Exclusive: How to manage arthritis in winter - 5 foods that can naturally reduce joint pain
When the mercury drops, joints swell up, thus causing an increase in pain, stiffness, and aches in people with arthritis. Orthopaedic specialists encourage patients to adopt dietary and exercise habits that support strong bones and joints.
- Various factors and practices can help manage symptoms of joint pains and stiffness
- Garlic may lessen the impact of cytokines as well as alleviate pain
- Green tea may aid in lowering internal inflammation and reducing cartilage deterioration
Winter is difficult for people suffering from health issues and when it comes to those with arthritis, it can mean a lot of pain. "People suffering from arthritis face an increase in body aches in cold months. This is due to the fact that a quick drop in air pressure causes the body's joints to swell, which puts more pressure on the nerves that regulate the body's pain centers. Basically, when the mercury levels fall, the joints swell up, thus making the pains, stiffness, and aches more noticeable," says Dr Indranil Haldar, Consultant Orthopaedic and Joint Replacement Surgeon, Ujala Cygnus BrightStar Hospital Moradabad.
Orthopaedic specialists encourage patients to adopt dietary and exercise habits that support strong bones and joints. Various factors and practices can help manage symptoms of joint pains and stiffness. Dr Haldar points out that certain foods can help elevate these symptoms in winter.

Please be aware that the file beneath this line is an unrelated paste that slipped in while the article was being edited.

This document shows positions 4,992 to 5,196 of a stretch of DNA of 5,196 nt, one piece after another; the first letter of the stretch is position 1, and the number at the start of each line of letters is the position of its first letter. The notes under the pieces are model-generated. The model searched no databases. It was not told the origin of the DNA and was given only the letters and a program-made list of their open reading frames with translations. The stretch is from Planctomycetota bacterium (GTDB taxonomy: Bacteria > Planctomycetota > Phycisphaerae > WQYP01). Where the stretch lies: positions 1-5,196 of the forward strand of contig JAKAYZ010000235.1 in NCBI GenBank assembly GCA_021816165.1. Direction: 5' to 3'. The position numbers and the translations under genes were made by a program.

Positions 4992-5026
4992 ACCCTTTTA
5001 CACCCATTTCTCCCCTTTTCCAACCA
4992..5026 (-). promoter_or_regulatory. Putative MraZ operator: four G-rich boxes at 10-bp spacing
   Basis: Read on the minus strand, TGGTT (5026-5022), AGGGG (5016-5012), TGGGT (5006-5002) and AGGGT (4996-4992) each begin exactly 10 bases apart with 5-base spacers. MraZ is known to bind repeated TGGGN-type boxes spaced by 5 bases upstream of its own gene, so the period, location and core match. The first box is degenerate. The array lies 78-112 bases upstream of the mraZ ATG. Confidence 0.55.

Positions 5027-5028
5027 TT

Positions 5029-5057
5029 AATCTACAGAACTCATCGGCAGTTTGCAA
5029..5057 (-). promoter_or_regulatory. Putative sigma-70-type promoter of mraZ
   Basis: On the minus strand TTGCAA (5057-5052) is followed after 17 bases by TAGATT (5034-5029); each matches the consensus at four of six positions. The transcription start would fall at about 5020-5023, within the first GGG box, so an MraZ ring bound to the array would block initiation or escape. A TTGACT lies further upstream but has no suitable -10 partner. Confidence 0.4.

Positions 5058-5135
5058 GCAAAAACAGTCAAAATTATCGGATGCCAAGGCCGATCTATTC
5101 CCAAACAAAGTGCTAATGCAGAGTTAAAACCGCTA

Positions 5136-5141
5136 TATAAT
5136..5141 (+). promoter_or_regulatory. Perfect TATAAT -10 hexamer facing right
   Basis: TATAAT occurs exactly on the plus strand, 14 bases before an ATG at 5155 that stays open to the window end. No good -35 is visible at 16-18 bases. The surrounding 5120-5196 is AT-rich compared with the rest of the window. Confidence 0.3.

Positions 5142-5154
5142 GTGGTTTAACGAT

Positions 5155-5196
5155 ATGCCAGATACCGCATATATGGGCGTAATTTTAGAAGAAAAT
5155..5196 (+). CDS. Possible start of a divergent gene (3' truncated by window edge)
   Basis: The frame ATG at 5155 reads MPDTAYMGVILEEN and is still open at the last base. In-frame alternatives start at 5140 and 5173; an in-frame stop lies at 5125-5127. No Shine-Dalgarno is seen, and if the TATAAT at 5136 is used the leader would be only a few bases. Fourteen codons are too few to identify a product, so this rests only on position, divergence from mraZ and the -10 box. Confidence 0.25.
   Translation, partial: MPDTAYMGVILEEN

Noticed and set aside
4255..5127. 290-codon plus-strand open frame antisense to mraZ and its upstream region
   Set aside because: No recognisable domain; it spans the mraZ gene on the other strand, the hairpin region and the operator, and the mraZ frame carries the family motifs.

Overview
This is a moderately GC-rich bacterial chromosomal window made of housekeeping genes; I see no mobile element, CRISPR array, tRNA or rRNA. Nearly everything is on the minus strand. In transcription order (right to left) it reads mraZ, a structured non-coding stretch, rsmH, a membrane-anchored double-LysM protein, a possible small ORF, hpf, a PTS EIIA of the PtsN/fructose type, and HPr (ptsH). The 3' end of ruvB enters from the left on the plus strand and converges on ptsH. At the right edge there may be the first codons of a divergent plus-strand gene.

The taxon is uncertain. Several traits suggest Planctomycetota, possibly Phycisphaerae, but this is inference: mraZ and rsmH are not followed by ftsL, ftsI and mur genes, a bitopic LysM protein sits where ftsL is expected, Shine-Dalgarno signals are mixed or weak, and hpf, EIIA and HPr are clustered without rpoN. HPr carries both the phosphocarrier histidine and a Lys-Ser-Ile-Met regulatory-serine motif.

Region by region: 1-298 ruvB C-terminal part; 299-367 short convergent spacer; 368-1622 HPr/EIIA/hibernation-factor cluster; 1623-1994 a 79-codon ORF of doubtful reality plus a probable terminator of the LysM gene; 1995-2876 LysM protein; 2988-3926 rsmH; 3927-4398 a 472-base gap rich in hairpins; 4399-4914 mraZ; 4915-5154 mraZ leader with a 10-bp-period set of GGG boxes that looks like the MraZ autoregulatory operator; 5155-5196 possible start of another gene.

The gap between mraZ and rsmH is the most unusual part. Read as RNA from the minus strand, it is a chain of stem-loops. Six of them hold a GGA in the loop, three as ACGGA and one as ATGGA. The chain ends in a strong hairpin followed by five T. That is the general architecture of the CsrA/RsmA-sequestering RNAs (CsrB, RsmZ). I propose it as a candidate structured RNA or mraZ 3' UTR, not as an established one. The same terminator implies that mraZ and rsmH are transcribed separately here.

1. Omega-3 Fatty Acids / Fish Oils:
These important nutrients are also sometimes referred to as polyunsaturated fatty acids. Not only are they proven to reduce inflammatory proteins in the body, but they also improve brain function and lower the risk of heart disease, diabetes, and other illnesses.
2. Nuts and Seeds:
There’s good news for the vegans and vegetarians among us. Omega-3s can also be found in a variety of nuts and seeds. A small daily portion of walnuts, almonds, flax seeds, chia seeds, or pine nuts can help reduce inflammation in the joints and connective tissue.
Most Indian recipe uses garlic, whether it's soup, sausages, or curries. This may lessen the impact of cytokines as well as alleviate pain.
4. Green tea:
Antioxidants including polyphenols, minerals, and vitamins are abundant in green tea. It may aid in lowering internal inflammation and reducing cartilage deterioration.
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5. Dairy products:
These are some of the best sources of nutrients in our diets are dairy products. Additionally, milk and yogurts are excellent providers of vitamins A and D because of fortification. Together, vitamin D and calcium support bone health in the body, which is crucial for preventing osteoarthritis and rheumatoid arthritis.
So, Dr Haldar suggests adding these foods to your diet this winter if you experience inflammation in winter due to arthritis.